Democratic Debate Winners and Losers: Julian Castro and Cory Booker Shine as Beto O'Rourke Falls Flat

Ten presidential candidates took the stage on Wednesday night to participate in the first Democratic primary debate of the 2020 election cycle but some stood out more than the rest—in both a good and bad way.

Senator Cory Booker and former housing secretary Julián Castro stole the two hour show—which covered everything from health care to immigration, climate change and gun violence—as they dominated the conversation both on the debate stage and online. But Texas Democrat Beto O'Rourke fell flat during his first national debate despite having more minutes to speak than eight other candidates.

Booker led the pack with 10.9 minutes of conversation during the two hour event. He was followed by O'Rourke (10.3 minutes) and Elizabeth Warren (9.3 minutes). Castro wasn't too far behind, making the most out of his 8.8 minutes to address his key issue of immigration.

The former Housing and Urban Development Secretary had little name recognition going into the debate on Wednesday, but came out as one of the event's winners. According to Google Trends, searches for Castro's name spiked more than 2,4000 percent in searches from the beginning of the debate. He also had several moments during the event that caught attention on social media.

The first was his response when asked about abortion access and reproductive health. He was notably praised for noting that the trans community is also affected by reproductive rights.

"I don't just believe in reproductive freedom, I believe in reproductive justice," Castro said, prompting cheers from the audience. "And what that means is just because a woman or—let's also not forget someone in the trans community, a trans female—is poor, doesn't mean they don't have the right to exercise that right to choose."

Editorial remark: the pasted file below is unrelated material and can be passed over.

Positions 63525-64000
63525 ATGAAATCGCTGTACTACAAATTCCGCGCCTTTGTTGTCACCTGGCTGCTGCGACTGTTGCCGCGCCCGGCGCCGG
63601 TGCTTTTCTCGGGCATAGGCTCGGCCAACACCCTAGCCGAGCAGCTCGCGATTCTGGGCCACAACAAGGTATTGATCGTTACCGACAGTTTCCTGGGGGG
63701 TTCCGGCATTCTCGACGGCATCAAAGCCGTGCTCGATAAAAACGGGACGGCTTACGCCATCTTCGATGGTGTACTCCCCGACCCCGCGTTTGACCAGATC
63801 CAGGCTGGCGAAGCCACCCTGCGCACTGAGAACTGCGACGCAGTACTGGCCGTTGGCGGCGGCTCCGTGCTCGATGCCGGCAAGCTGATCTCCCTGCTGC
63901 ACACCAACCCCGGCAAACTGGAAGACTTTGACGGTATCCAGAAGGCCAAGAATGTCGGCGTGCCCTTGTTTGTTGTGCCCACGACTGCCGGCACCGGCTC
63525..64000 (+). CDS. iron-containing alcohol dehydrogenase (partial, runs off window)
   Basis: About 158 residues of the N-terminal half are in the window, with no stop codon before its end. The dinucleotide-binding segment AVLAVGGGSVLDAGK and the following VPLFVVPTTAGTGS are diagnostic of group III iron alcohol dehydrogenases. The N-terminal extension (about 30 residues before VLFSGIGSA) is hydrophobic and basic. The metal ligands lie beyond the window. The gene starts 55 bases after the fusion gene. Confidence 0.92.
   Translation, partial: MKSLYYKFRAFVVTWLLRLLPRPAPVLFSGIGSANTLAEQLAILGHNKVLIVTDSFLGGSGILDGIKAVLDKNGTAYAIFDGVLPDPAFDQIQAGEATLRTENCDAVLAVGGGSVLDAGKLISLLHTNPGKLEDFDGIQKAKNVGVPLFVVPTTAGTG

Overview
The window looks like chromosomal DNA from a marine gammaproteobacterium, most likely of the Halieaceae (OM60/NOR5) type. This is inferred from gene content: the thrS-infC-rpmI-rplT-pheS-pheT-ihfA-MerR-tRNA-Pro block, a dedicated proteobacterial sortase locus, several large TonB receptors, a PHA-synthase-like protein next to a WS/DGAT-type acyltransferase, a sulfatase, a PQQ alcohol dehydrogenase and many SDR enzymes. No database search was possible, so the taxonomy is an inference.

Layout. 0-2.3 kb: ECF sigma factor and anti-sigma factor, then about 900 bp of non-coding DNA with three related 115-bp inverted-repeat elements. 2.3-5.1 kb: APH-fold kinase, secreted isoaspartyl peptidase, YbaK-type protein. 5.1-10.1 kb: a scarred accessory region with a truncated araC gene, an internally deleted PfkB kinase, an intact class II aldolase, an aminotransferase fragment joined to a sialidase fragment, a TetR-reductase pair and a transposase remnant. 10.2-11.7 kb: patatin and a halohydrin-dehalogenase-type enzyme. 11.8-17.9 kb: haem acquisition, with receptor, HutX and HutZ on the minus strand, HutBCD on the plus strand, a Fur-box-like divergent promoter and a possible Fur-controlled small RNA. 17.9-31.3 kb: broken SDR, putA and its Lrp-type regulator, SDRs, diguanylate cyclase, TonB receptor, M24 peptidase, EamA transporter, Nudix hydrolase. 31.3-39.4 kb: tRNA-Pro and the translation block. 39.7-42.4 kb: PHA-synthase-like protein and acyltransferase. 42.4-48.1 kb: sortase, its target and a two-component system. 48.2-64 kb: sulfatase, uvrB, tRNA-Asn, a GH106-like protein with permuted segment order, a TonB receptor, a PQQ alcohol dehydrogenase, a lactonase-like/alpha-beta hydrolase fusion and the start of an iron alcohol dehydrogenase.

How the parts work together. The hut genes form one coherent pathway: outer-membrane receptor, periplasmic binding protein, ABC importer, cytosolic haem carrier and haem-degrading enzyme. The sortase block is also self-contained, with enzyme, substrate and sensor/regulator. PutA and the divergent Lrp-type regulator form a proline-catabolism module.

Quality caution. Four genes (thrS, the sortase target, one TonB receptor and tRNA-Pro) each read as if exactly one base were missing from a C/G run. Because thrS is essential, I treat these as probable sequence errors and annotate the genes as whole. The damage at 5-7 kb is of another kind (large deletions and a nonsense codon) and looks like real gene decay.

Castro was also praised online for the specificity of his answers on Wednesday.

When asked about immigration, the former San Antonio, Texas, mayor said that he would get rid of Donald Trump's "zero-tolerance" immigration policy on the first day of his presidency. He also outlined a detailed policing reform plan when asked about the broader issue of criminal justice reform.

Another viral moment for Castro included his response to the situation at the U.S. southern border, specifically the tragic death of a father and daughter who drowned in the Rio Grande while trying to reach Texas earlier this week.

"We saw that image today that broke our hearts," he said, referring to a photo of the father and daughter published that was published widely, including on the front page of The New York Times. "It should also piss us all off."

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Democratic presidential candidates New York City Mayor Bill De Blasio (L-R), Rep. Tim Ryan (D-OH), former housing secretary Julian Castro, Sen. Cory Booker (D-NJ), Sen. Elizabeth Warren (D-MA), former Texas congressman Beto O'Rourke, Sen. Amy Klobuchar (D-MN), Rep. Tulsi Gabbard (D-HI), Washington Gov. Jay Inslee, and former Maryland congressman John Delaney take part in the first night of the Democratic presidential debate on June 26, 2019 in Miami, Florida. Joe Raedle/Getty